“Human persons are embodied actors rather than thinking things… We are the sorts of animals whose orientation to the world is shaped from the body up more than from the head down.” James K A Smith
“Our body is the connection between our inner and outer worlds.” David G Benner
Yesterday a massive wildfire fire broke out in our town. And its happening right as we’re coming up on the anniversary of last year’s massive Waldo Canyon fire, which decimated the mountain side of our beautiful city. Here’s just a sampling of my Facebook feed from yesterday:
“I hate this. The horrors of last years fire came rushing back with the first smell of smoke.”
“Yuck. More wildfires. My body is reacting like it’s last year and we’re about to evacuate.”
“This just hits me right in the pit of my stomach. Gah.”
Its been true for me too. We’re all instantly brought back to last year. And really without even thinking about it. The smell of charred wood in the air, the sight of hazy smoke choked dingy blue skies, the feel of blowing winds, and sound of constant water helicopters overhead – they all awaken sensations, emotions, and memories that really can’t be stopped from coming back.
Its reminded me again that life is a gut level, visceral experience. We carry it with us in our bodies, sometimes right down in our very bones. Life is not a series of events told as “This happened then this happened.” That’s the story of a rock. And because you are not an inanimate object, reducing your story to the facts, strips it of its meaning in your life.
Rather you are a living breathing being. Which means life is a series of experiences that get stored in the sensual memory of our bodies (I felt this when this happened) more than the cognitive recesses of our minds. You are an actor, a participant, a feeler, a responder, not a weather station instrument for collecting data.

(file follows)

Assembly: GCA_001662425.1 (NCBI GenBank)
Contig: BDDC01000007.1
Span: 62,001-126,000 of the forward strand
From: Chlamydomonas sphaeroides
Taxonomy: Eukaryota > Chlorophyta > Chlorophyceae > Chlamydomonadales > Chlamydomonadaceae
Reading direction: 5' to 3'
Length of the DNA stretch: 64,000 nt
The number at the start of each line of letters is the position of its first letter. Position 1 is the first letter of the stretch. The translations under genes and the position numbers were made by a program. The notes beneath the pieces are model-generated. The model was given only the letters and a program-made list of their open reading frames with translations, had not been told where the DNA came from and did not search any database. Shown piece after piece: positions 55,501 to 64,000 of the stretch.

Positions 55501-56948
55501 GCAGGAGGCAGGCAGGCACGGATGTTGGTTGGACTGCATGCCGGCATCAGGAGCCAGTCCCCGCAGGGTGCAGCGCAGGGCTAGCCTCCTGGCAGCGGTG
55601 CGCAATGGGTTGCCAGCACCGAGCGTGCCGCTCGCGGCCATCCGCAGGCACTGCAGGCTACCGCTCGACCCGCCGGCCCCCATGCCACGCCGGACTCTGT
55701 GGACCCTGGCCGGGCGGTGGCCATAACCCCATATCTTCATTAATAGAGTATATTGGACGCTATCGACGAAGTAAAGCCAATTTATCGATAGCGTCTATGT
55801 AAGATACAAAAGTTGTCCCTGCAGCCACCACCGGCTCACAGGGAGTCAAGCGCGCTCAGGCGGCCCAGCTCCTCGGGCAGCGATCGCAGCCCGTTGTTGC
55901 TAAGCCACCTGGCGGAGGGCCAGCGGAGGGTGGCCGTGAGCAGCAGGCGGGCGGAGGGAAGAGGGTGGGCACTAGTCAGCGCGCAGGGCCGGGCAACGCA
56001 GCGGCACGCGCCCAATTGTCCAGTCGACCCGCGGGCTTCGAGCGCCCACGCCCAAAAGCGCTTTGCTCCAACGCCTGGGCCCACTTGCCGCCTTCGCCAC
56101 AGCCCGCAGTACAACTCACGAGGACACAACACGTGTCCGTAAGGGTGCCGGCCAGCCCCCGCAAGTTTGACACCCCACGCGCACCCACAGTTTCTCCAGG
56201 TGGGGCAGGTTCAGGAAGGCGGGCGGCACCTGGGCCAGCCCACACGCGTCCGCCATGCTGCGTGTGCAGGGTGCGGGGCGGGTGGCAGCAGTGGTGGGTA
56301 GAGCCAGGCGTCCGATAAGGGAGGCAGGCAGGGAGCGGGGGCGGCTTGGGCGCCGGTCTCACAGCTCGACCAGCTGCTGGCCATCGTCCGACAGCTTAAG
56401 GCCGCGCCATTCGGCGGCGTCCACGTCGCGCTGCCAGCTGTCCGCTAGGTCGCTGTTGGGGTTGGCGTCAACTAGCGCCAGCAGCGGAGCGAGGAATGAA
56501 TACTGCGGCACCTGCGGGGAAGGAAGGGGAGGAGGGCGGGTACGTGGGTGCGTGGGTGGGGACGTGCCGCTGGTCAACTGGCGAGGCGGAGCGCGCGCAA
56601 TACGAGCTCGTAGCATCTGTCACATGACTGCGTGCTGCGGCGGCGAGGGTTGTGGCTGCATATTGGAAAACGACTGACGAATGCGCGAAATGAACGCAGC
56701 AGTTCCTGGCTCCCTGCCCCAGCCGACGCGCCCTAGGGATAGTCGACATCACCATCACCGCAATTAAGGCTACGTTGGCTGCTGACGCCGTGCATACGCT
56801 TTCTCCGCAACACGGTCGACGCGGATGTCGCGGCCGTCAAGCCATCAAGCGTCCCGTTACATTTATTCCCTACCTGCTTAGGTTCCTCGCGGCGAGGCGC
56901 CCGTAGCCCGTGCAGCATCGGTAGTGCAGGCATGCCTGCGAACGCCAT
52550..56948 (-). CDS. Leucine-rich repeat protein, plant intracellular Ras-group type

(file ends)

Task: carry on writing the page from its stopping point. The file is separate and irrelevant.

Like take this as an example: My back has been sore for the last couple months. And I know exactly why. Its because we just put our house on the market. As with every house, this meant doing some fix ups to get it ready. But “fix ups” on our old victorian beauty, mind you, are not fix ups. Picture rather a four page punch list of construction projects from finally installing those hinges to a complete repainting project.
Needless to say, I’ve been doing a lot of work on it these days. And my back is feeling the impact of this.
Strangely, even still I haven’t actually injured my back at all. No ladder falls. No strains or pulls from carrying lumber. No back breaking landscaping. The most I’ve lifted is a paint brush. My body is simply feeling the stress of this work and expressing its protest in tight muscles on my back.
Call me slow, but I was kinda baffled at my back strain for awhile. I just could not figure out what I must’ve done to twist it wrong. I couldn’t remember a single moment of a popping sound or a pull or doing anything to my back.
But then I remembered that two years ago, my back did this too. For three months I had a strained back while we were replacing our entire plumbing system and did not have a working bathroom for a month. Oh, yeah, that was a little hard on me. And when we finished the project, low and behold, my back pain disappeared.
Its like my back remembered exactly what all this stressful work felt like. And it was protesting for my body’s sake.
Your body does this too. It tells your story. It remembers the events of your life and it will remind you at times of what you’ve experienced. It will feel what you’ve felt before. Its why certain smells or sounds or touches can make you feel all kinds of things you didn’t know you remembered.